CHICAGO -- While the Chicago Cubs are being patient with their highly touted group of minor league prospects, 2013 first-round draft pick Kris Bryant should not be one of them.
If he continues this development all the way through spring training, Bryant should be the Cubs' Opening Day third baseman in 2014.
He's already creating buzz after just a few weeks as a professional, dominating low-Class A ball with a .354 batting average, a .416 on-base percentage and a huge final week in the Northwest League for the Boise Hawks. He was named player of the week after batting .529 just before being promoted to high-Class A Daytona. In his first game there Tuesday -- after most certainly a busy travel day -- he homered.
Bryant doesn't have huge holes in his swing, and he'll take his walks. He proved that both in college and in the pros so far.
But hitting home runs is what he does. After leading all college players with 31 home runs -- 10 more than the runner-up -- he's brought that power to the pros. He hit four in 65 at-bats for Boise while the team leader had seven in 173 at-bats as of Wednesday. Then came his Tuesday shot in Daytona not long after getting off the plane.
Bryant's age and experience, along with the opportunity that awaits him, are the major reasons he should win the job in 2014.
Bryant will be 22 by Opening Day next season, and he's much more seasoned than some of the other Cubs prospects. Javier Baez is still 20. Albert Almora is 19. And even though Jorge Soler is 21, he's played much less baseball over the past few years than Bryant, including this season due to injuries. Bryant played major college baseball at the University of San Diego.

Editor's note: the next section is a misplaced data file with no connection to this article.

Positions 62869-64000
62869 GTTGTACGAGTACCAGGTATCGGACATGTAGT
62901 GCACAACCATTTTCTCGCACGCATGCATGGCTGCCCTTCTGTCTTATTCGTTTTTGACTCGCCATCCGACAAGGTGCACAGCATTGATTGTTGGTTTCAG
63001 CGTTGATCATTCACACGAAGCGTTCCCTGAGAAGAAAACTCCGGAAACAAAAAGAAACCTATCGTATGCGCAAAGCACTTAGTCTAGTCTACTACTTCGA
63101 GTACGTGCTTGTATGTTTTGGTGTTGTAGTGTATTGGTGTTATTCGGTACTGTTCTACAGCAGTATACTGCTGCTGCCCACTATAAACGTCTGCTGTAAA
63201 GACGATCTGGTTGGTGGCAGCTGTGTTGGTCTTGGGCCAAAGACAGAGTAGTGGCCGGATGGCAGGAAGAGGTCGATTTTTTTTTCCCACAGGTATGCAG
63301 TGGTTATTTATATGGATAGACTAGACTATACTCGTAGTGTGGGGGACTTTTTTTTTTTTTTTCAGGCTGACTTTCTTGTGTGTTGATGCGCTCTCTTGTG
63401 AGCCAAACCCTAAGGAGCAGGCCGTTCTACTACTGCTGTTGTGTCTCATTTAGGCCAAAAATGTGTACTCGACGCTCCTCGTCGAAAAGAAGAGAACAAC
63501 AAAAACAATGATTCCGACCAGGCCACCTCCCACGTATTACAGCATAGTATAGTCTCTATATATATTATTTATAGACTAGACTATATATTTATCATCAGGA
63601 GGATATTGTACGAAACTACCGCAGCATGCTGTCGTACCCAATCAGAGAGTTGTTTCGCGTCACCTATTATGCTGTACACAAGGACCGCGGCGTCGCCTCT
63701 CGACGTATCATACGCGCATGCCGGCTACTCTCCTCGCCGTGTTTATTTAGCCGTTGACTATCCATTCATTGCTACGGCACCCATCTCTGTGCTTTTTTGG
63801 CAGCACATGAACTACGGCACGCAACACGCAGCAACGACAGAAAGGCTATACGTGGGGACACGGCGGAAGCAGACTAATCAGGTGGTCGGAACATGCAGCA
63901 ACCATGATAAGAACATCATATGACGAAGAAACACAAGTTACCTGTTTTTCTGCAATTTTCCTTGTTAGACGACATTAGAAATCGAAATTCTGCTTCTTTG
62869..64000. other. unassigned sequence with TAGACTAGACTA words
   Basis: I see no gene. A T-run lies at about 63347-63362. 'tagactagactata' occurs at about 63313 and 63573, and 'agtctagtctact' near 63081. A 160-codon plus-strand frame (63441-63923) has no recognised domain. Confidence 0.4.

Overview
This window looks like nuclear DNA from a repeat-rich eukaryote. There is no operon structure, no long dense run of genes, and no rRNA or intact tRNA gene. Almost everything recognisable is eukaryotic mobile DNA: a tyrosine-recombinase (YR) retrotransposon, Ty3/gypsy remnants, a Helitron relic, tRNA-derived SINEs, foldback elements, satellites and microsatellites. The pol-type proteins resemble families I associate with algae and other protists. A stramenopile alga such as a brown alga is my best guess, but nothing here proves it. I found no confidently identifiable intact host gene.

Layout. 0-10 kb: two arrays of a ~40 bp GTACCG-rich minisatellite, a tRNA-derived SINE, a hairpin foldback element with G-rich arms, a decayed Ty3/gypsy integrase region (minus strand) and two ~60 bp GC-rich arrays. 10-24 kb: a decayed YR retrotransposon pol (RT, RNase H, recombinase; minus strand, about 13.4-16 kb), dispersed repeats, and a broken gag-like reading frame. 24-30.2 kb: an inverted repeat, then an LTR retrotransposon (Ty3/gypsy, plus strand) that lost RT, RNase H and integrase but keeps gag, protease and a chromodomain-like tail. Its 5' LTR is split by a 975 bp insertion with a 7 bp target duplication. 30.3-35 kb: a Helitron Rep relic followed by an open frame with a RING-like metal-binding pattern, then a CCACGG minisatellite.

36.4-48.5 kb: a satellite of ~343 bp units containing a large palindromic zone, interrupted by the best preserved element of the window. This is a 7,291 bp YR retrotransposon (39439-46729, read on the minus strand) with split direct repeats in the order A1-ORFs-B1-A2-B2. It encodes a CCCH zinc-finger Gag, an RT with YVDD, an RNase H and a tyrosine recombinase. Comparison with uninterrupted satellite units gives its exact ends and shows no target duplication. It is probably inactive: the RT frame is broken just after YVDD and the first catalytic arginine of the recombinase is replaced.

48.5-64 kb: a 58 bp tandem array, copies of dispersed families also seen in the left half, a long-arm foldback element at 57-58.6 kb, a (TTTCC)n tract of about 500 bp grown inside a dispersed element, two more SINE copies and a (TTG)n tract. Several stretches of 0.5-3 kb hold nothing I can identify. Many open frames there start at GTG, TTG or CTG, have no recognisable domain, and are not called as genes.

And Bryant plays a position that doesn't need years of seasoning at the minor league level nor does he need to switch positions like others may have to this winter. If the Cubs get crowded at third base someday, Bryant could move to the outfield, but it was Junior Lake who made the move when they drafted Bryant, not Bryant, who is ready at third base now.
More than anything, though, the opportunity for Bryant to win the job out of spring training is realistic simply because there is no one standing in his way. Luis Valbuena, Cody Ransom and the hot-hitting Donnie Murphy are holding a spot until Bryant or perhaps Mike Olt is ready.
Olt was acquired in the Matt Garza trade but was slowed by injury and an awful year in the minors. At Triple-A with Texas this year, he hit .213 with 11 home runs in 230 at-bats. After the trade, those numbers have gotten worse. He is hitting just .141 for Triple-A Iowa. Olt could rebound next spring, which would make for good competition, but Bryant is moving fast while Olt is stuck in quicksand.
Now you might think this goes against Cubs president Theo Epstein's organizational philosophy. He and general manager Jed Hoyer have stated repeatedly that they want their prospects to get the proper seasoning in the minor leagues and accomplish certain benchmarks at each level before being promoted. That doesn't have to apply to everyone, not when there is a glaring hole at a position at the major league level.
Los Angeles Dodgers president Stan Kasten recently said his team would have started the year with phenom Yasiel Puig in the majors if not for a logjam of veteran outfielders. Puig came up when there was an injury. The Cubs have no such problem. Third base is wide open. Let Bryant take his licks right away. Then come 2015, when other prospects are arriving at Wrigley Field, the hope would be that Bryant is more established and the rebuilding process is that much further along.
The only downside would come if Bryant struggles mightily. How would it affect him? If he was sent back to the minors -- more than likely his first demotion of his baseball career -- how would he handle it? There's always a risk, but people close to Bryant say he's mentally tough.
Any kind of pronouncement like this regarding a Class A player has to come with a qualifier or two. If Bryant struggles mightily the rest of this month or, more importantly, next spring, then maybe starting on Opening Day at Wrigley Field isn't the right move. But if he simply holds his own and proves in February and March that he was worthy of being the No. 2 overall draft pick, then the job should be his.
The Cubs' search for a third baseman should be over.